John Edwards Joins Presidential Race
Thursday, December 28, 2006; 1:55 AM
NEW ORLEANS -- Former Democratic vice presidential nominee John Edwards jumped into the presidential race Wednesday a day earlier than he'd planned, prodded by an Internet glitch to launch a candidacy focused on health care, poverty and other domestic issues.
The North Carolina Democrat's campaign accidentally went live with his election Web site a day before an announcement Thursday that was scheduled to use Hurricane-ravaged New Orleans as a backdrop.
The slip-up gave an unintended double-meaning to his campaign slogan on the John Edwards '08 Web site: "Tomorrow begins today."
Aides quickly shut down the errant Web site but could not contain news of the obvious, even in the shadows of former President Ford's death.
"Better a day earlier than a day late," said Jennifer Palmieri, an Edwards adviser.
Late Wednesday, Edwards announced his intentions to supporters in an e-mail. "I'm running to ask millions of Americans to take responsibility and take action to change our country and ensure America's greatness in the 21st century," he wrote.
Earlier, Edwards visited the site of his planned announcement for a photo opportunity. He did yard work at the home of Orelia Tyler, 54, whose house was gutted by Hurricane Katrina and is close to being rebuilt.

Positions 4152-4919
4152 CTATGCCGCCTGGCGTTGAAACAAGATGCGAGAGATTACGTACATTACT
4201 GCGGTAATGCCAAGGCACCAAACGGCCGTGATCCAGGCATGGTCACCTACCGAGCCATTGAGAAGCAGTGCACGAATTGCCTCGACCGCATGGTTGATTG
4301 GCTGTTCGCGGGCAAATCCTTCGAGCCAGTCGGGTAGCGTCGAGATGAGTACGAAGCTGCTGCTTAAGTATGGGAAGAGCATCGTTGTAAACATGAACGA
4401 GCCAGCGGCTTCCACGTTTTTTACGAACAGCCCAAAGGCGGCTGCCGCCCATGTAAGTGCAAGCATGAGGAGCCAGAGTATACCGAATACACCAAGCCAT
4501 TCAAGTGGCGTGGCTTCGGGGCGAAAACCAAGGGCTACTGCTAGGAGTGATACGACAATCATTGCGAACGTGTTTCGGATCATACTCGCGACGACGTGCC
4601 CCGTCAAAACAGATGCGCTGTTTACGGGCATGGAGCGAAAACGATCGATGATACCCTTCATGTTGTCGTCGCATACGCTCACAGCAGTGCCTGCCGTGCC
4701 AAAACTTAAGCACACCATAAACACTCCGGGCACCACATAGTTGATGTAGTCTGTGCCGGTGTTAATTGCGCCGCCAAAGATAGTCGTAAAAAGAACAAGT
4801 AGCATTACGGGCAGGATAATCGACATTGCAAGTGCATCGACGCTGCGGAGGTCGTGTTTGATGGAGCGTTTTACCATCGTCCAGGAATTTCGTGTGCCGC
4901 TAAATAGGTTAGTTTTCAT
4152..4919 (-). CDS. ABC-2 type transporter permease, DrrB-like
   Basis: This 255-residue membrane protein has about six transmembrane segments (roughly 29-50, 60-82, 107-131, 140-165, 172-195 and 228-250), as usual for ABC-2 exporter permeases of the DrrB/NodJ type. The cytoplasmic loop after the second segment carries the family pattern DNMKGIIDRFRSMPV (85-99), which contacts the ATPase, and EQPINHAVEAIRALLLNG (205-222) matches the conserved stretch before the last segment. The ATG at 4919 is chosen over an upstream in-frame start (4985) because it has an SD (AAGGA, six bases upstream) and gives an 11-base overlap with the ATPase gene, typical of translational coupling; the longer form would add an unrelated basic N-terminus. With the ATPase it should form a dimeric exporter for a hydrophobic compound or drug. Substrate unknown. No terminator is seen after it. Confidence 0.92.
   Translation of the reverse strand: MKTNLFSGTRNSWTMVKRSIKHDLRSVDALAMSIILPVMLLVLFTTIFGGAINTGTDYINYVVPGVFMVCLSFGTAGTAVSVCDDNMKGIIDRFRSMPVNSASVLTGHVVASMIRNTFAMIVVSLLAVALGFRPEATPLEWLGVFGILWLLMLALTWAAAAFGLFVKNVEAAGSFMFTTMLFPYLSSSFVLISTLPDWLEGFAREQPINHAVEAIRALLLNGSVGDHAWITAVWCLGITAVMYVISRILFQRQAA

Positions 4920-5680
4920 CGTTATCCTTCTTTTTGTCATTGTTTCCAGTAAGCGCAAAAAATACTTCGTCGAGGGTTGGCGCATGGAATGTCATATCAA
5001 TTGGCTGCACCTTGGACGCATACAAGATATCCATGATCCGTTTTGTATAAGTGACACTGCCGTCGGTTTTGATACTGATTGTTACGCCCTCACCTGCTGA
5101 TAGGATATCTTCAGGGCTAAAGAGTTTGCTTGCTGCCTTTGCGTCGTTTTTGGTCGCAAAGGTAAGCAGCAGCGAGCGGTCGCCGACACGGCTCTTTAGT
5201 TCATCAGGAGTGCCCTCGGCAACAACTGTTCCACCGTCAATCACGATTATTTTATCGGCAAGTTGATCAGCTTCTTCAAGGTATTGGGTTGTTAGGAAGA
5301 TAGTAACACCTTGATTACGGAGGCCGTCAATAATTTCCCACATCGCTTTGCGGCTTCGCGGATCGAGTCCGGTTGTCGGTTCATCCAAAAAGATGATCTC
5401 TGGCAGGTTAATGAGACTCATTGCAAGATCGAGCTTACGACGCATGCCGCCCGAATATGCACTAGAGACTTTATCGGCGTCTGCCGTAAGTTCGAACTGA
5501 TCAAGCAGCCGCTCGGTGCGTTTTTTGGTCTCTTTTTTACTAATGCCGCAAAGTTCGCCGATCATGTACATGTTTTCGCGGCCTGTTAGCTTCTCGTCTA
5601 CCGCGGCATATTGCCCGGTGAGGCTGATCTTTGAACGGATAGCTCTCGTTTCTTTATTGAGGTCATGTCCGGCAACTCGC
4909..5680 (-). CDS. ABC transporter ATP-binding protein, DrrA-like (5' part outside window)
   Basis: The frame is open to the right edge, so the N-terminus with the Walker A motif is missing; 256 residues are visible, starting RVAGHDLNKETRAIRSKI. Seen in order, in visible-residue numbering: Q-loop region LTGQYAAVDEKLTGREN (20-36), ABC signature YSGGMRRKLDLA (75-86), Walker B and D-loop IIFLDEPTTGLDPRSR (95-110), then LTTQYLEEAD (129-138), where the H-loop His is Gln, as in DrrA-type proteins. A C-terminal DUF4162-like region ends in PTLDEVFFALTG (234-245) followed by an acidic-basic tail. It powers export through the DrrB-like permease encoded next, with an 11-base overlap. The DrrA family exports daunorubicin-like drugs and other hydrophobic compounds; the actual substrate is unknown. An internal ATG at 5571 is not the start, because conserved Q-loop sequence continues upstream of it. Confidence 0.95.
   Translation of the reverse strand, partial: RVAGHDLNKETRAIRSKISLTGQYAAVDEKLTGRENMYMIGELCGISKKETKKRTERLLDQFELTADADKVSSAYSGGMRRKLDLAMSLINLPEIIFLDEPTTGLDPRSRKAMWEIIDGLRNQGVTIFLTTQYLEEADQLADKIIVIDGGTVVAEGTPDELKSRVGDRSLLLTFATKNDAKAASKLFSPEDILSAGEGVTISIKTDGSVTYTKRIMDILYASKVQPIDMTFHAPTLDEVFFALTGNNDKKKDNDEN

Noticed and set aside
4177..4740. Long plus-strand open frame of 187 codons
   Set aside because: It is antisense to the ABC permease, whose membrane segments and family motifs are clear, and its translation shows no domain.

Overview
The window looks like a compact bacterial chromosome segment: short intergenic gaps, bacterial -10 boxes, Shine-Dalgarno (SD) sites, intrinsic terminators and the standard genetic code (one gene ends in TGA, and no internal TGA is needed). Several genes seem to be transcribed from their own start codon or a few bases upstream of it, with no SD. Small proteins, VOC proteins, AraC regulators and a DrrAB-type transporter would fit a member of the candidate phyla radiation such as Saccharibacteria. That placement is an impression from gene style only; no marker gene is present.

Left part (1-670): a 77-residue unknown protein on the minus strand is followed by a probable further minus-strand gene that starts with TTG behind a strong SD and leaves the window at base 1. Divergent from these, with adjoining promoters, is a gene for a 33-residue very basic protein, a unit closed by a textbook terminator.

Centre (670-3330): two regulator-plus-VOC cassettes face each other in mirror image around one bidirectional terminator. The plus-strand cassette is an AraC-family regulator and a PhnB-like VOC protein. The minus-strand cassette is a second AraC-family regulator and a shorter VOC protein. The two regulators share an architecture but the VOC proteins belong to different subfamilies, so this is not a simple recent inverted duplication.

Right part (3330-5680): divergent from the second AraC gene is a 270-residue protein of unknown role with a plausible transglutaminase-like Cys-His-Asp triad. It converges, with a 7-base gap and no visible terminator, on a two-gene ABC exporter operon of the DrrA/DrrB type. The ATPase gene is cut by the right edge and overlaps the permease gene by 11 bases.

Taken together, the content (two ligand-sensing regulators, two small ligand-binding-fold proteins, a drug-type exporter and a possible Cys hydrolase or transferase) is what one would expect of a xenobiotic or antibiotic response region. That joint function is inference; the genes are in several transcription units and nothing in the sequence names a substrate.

In his e-mail, Edwards said he chose to announce in New Orleans because it demonstrates the power people have to build America when they take responsibility instead of leaving it to Washington.
Edwards listed five priorities to change America. Among them: "Guaranteeing health care for every single American," "Strengthening our middle class and ending the shame of poverty," "Leading the fight against global warming," and "Getting America and the world to break our addiction to oil."
He also listed "Providing moral leadership in the world _ starting with Iraq, where we should begin drawing down troops, not escalating the war."
Edwards, 53, also issued a statement on Ford's death, saying he was deeply saddened by the news and calling the former Michigan Republican a "true leader."
"He called on us to never lose faith that we can change America," Edwards said.